Hover over Romans 1:20-22 for proof of God's existence, and over Matthew 5:27-28 for Judgment Day’s perfect standard. Then hover over John 3:16-18 for what God did, and over Acts 17:30-31 for what to do.

Friday, May 4, 2012

Short-lived pain.

By the time Jerry had read the article, beads of sweat had formed on his brow and his jaw was clinched tight. He looked at the knuckles of both of his hands. They were clenched so tight, they were drained of blood. In his mind he tried to imagine Eichmann's eyes bulging with terror as he hung by the rope. It sickened him that the mass murder's pain was so short‑lived. He wanted desperately to believe that there was a God and a burning Hell that awaited him and every other Nazi that ever breathed this earth's air into his evil lungs.

He remembered the limited feeling of satisfaction after he so closely followed the Nuremberg trials back in 1946, which resulted in nine of Hitler's henchmen swinging from the end of a rope. It was almost an anti‑climax when they were hung. It didn't stop the pain of losing his father and sister or the countless friends who died fighting the cancer of the Nazis. Today's newspaper item only stirred the demons of hatred, bitterness and anger within him. All he wanted to do was forget the past, but the past would not forget him. Every memory brought with it other recollections that carried unbearable pain.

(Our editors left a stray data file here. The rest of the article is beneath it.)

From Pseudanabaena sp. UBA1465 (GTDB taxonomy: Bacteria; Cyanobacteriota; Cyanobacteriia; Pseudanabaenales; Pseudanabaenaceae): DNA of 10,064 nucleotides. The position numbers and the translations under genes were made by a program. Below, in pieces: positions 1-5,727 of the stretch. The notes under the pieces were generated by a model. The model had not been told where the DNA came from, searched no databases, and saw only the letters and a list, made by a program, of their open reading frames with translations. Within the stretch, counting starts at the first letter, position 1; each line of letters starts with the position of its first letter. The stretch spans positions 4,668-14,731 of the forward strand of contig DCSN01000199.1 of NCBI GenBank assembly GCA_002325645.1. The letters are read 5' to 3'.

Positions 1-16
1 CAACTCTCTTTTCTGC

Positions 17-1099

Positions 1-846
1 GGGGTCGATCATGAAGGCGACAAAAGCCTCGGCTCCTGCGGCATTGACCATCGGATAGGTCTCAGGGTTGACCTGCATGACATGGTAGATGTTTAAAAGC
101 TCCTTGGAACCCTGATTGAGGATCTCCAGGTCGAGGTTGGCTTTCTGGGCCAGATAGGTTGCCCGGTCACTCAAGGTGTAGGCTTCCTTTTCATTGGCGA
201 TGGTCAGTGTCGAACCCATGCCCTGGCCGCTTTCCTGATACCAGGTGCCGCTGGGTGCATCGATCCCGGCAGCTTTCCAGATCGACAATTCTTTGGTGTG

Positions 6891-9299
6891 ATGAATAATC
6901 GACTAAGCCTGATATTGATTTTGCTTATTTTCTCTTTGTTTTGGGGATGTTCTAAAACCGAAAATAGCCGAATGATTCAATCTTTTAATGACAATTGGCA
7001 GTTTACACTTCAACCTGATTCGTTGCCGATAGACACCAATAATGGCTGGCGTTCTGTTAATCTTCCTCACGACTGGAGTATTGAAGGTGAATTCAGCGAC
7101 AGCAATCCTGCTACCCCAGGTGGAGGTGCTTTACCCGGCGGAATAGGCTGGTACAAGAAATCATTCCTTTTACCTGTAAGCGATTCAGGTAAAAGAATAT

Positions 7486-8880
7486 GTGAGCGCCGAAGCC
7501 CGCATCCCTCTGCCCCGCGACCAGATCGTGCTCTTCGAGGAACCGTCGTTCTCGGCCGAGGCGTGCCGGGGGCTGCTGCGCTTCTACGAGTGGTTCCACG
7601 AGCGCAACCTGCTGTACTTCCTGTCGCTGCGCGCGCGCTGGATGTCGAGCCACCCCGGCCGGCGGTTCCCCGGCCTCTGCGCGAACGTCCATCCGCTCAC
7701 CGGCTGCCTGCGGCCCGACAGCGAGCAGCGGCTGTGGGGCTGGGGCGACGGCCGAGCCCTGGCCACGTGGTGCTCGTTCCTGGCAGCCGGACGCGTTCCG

Vance was right. Oil had made Jerry very rich. Money dripped from the affluent fingers of the Adamson family. Everything Jerry touched turned to gold. What's more, everyone liked him. Why wouldn't they? He became a giver of fine gifts‑‑big gifts‑‑cars, boats and money, lots of money. The Royse City authorities also liked him because he was very philanthropic. Generosity was his middle name. Oil made him millions, but he had shrewdly transferred his wealth into stocks and shares, which had greatly increased his fortune. He was a risk‑taker in war and a risk‑taker in peace, and his risk‑taking had paid huge dividends.

Jeremiah P. Adamson was no longer the simple‑living farmer he had been in England. Money does strange things to people, and over the years affluence changed him into a man of the world. He had become a man who optimized Shakespeare's warning to "flee ambition, for by such sin fell the angels."

Amidst the sea of wealth Connie and Jerry had drifted apart and virtually lived two separate lives in their own home. Jerry's life was consumed with running his business and taking care of his money, and Connie's life was devoted to Elizabeth and Johnny.

Although his name was a household word in the district, the public wasn't aware that many of his business dealings had created adversaries. The business world is a hard and steep climb, and often one has to tread on a few fingers to get there. After death‑threats started, bodyguards followed Jerry almost everywhere he went. There were also more than a few large and shady financial dealings with people that the police had been investigating, but the investigations never came too close to Jeremiah P. Adamson, thanks to friends in high places.

To be continued...